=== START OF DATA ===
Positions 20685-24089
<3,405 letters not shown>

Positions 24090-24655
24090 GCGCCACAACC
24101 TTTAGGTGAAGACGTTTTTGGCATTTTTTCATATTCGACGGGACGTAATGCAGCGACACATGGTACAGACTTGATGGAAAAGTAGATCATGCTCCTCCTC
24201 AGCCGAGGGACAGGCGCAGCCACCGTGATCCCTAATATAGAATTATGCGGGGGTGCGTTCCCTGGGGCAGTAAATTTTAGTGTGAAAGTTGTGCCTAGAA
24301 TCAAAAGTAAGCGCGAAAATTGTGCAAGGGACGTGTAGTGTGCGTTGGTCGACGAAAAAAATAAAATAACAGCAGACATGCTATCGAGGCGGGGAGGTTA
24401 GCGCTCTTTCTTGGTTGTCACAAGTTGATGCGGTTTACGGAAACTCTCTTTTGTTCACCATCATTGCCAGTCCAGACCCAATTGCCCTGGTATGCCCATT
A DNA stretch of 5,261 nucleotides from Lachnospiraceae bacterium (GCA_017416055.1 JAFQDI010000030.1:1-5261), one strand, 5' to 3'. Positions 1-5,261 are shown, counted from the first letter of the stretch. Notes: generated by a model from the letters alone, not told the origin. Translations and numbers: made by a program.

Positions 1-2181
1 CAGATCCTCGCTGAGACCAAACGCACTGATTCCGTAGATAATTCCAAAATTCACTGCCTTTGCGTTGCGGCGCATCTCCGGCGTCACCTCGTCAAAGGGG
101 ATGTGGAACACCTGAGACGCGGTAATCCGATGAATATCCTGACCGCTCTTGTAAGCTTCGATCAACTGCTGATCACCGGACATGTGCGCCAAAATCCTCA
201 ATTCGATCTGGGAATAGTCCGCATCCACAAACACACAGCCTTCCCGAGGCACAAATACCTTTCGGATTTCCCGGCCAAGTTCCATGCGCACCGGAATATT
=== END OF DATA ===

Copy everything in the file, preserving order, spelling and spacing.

Positions 20685-24089
<3,405 letters not shown>

Positions 24090-24655
24090 GCGCCACAACC
24101 TTTAGGTGAAGACGTTTTTGGCATTTTTTCATATTCGACGGGACGTAATGCAGCGACACATGGTACAGACTTGATGGAAAAGTAGATCATGCTCCTCCTC
24201 AGCCGAGGGACAGGCGCAGCCACCGTGATCCCTAATATAGAATTATGCGGGGGTGCGTTCCCTGGGGCAGTAAATTTTAGTGTGAAAGTTGTGCCTAGAA
24301 TCAAAAGTAAGCGCGAAAATTGTGCAAGGGACGTGTAGTGTGCGTTGGTCGACGAAAAAAATAAAATAACAGCAGACATGCTATCGAGGCGGGGAGGTTA
24401 GCGCTCTTTCTTGGTTGTCACAAGTTGATGCGGTTTACGGAAACTCTCTTTTGTTCACCATCATTGCCAGTCCAGACCCAATTGCCCTGGTATGCCCATT
A DNA stretch of 5,261 nucleotides from Lachnospiraceae bacterium (GCA_017416055.1 JAFQDI010000030.1:1-5261), one strand, 5' to 3'. Positions 1-5,261 are shown, counted from the first letter of the stretch. Notes: generated by a model from the letters alone, not told the origin. Translations and numbers: made by a program.

Positions 1-2181
1 CAGATCCTCGCTGAGACCAAACGCACTGATTCCGTAGATAATTCCAAAATTCACTGCCTTTGCGTTGCGGCGCATCTCCGGCGTCACCTCGTCAAAGGGG
101 ATGTGGAACACCTGAGACGCGGTAATCCGATGAATATCCTGACCGCTCTTGTAAGCTTCGATCAACTGCTGATCACCGGACATGTGCGCCAAAATCCTCA
201 ATTCGATCTGGGAATAGTCCGCATCCACAAACACACAGCCTTCCCGAGGCACAAATACCTTTCGGATTTCCCGGCCAAGTTCCATGCGCACCGGAATATT